What is NDI
NDI® (Network Device Interface) is a free protocol for Video over IP, developed by NewTek. It is designed to allow distribution of live high quality video over existing IP infrastructure, freeing users from hardware constraints and gives the benefits of reduced cost and deployment time.
Allowing multiple video streams on a shared connection. Full NDI supports high quality, low latency, frame-accurate video over standard Ethernet networks. NDI HX is a lower data rate codec and compressed like h.264 which can be used also in low bandwidth scenarios, such as Wi-Fi and 4G networks.
NDI is supported by a wide range of manufacturers of both hardware and software. As it benefits any network-connected video device and software, you find video switchers, encoders, graphics systems, capture cards, and many other production devices with NDI support.
The required bandwidth for NDI transmission depends on resolution and frame rate. The NDI encoding algorithm is independent of resolution and frame-rate, and supports up to 4K resolutions and beyond. With the performance over standard GigE networks, it makes it possible to facilitate an IP video production pipeline without negating existing investments in SDI cameras and infrastructure, or costly new high-speed network infrastructures.
FULL NDI is designed to support higher resolution, broadcast-quality video and uses I-Frame encoding. Provides single-frame delay and requires a GbE network and router. The following estimate of bandwidth load per NDI video stream is from the NewTek documentation “Adding NDI to your network”:
1 x stream 1080p50/59.94 video = 125Mbps
1 x stream 720p50/59.94 video = 90Mbps
1 x stream UHDp30 video = 200Mbps
1 x stream 1080i50/59.94 video = 100Mbps
1 x stream UHDp60 video = 250Mbps
Highlight of NDI HX is the low bandwidth requirements which allow users on simple Gigabit networks the ability to host multiple video streams without tying up to much network traffic. NDI HX @1080p30 typically requires about 10-20Mb/s.
The newest NDI|HX version, NDI|HX3 is an option for better video with reduced latency – using a fraction of the bandwidth of Full NDI high bandwidth. Software applications, such as NewTek TriCaster, Vizrt Vectar Plus, vMix, etc., will not need any upgrade to support NDI | HX3.
NDI and your Network
Video over NDI transports best on a Gigabit network. So check bandwidth limitations of your network switches and the bandwidth requirements of your NDI sources. If you add more cameras to the network, it could cause quality issues. Netgear developed an entirely new series of switches developed and engineered for the growing audio, video over IP (AV over IP) market. The Netgear AVline is certified for Everet NDI cameras and controllers, making it a easy to ensure settings are correct for a specific audio or video application.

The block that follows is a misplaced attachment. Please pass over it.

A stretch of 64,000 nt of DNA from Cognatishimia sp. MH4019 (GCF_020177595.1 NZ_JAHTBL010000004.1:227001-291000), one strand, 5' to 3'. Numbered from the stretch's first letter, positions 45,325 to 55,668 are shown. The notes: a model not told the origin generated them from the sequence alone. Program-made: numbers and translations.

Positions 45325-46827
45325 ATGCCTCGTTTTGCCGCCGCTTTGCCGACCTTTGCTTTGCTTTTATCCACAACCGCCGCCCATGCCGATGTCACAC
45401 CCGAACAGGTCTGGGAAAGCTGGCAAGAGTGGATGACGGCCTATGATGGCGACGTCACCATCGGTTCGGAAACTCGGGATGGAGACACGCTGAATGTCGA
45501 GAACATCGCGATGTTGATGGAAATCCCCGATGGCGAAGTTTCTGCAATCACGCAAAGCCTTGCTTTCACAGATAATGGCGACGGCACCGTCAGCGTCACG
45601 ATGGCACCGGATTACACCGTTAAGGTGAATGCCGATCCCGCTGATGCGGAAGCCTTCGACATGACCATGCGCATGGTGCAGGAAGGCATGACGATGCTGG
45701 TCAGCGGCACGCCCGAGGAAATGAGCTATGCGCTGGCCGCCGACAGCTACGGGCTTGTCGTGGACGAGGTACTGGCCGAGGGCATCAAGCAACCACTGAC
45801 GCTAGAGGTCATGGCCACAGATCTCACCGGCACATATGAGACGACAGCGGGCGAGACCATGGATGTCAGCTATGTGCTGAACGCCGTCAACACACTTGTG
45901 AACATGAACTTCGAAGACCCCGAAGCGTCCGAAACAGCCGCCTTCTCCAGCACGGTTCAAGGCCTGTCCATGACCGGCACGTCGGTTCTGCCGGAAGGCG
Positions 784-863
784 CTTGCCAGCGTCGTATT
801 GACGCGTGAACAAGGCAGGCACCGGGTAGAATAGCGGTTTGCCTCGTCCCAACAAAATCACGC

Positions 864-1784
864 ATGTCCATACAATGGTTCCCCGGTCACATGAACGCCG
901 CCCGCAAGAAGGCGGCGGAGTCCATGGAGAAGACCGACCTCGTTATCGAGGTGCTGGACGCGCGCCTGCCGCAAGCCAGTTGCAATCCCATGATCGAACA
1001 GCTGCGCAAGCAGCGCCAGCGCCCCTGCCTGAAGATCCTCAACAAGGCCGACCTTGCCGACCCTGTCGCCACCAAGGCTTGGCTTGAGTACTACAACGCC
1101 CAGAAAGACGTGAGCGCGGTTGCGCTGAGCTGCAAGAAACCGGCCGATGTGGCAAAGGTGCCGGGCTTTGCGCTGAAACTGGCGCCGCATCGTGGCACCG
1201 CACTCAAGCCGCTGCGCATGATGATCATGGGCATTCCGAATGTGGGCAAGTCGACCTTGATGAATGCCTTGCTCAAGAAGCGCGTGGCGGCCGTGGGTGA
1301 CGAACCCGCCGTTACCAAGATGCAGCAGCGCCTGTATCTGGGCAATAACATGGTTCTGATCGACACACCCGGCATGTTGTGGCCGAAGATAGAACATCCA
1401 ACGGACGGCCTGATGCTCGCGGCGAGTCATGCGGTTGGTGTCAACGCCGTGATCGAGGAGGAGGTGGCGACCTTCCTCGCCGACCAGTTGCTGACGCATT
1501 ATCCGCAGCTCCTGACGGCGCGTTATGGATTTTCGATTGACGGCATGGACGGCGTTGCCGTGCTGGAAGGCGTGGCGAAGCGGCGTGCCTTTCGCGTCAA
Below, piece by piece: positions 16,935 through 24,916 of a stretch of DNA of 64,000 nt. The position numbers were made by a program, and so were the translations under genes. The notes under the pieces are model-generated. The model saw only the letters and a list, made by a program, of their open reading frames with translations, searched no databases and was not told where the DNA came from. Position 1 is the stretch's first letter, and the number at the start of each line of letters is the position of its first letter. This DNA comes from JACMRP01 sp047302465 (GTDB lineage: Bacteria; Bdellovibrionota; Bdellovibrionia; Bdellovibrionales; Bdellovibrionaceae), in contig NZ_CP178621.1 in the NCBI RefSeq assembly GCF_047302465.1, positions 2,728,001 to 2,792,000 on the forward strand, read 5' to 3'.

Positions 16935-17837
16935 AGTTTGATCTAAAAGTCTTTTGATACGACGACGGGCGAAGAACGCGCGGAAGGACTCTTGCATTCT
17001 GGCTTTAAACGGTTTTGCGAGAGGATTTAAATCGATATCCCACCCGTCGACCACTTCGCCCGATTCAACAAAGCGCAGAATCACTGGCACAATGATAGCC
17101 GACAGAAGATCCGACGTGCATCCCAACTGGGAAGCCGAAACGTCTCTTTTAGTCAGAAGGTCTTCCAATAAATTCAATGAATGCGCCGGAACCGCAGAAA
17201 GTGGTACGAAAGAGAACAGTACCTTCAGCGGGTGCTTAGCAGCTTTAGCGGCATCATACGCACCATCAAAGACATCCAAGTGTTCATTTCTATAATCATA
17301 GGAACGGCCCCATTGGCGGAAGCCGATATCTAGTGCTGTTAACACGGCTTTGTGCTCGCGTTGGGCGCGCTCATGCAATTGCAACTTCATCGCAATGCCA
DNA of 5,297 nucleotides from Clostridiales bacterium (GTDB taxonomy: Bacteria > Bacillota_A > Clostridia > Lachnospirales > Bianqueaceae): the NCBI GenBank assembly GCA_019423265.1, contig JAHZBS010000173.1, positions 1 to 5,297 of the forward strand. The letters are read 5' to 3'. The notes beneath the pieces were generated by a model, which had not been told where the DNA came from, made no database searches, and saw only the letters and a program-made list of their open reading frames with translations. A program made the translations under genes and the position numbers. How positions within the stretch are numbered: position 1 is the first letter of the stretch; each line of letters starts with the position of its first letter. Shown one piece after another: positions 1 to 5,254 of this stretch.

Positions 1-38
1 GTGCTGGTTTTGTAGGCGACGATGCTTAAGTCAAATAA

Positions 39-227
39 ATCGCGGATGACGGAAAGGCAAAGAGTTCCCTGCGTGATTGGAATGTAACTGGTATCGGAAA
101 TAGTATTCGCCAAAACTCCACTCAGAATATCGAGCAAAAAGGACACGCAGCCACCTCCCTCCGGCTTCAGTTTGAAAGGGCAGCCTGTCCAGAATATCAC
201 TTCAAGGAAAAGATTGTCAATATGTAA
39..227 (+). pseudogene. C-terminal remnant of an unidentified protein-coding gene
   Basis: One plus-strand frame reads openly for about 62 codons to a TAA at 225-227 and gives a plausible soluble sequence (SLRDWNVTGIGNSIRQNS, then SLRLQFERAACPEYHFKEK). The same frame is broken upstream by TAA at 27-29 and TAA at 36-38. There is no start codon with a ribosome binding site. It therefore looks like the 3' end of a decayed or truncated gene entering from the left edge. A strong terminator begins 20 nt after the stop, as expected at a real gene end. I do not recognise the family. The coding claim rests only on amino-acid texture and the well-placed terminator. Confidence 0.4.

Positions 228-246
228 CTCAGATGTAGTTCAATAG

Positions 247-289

NDI Version 5
The newest NDI 5 version will allow anyone to easily share live, high quality with anyone else in the world. The new version includes a variety of improvements, including NDI Bridge, which forms a secure bridge between any NDI network regardless of location and opens a variety of applications for remote workflows and for live video production. Another new tool is NDI Remote, which allows anyone using just a URL to contribute live audio and video using an Internet-connected device, like a camera phone or a web browser, to another point anywhere in the world. NDIv5 is supported by Everet NDI Cameras.
How do you add NDI devices to your network?
NDI works on standard IP based networks, getting started with e.g. Everet Pro Grade PTZ cameras with NDI® is equivalent to adding connected devices to your network. This is because the NDI-enabled devices behave like any other networkdevice. In a commonly used setup, multiple PTZ cameras can be positioned in an area connected to the network. The live production system can be in another location. As long as the cameras and the live production system are located on the same network, they can communicate in real-time.
Converter boxes from e.g. Newtek, Kiloview and Magewell can also be linked to HDMI or SDI devices and translated into network-friendly NDI signals. Displays can also be captured using software tools. Even mobile devices with cameras can be linked into the system and used as a live video feed. This ability to bring any type of AV feed into a live production system is simplifying setup for live streaming systems.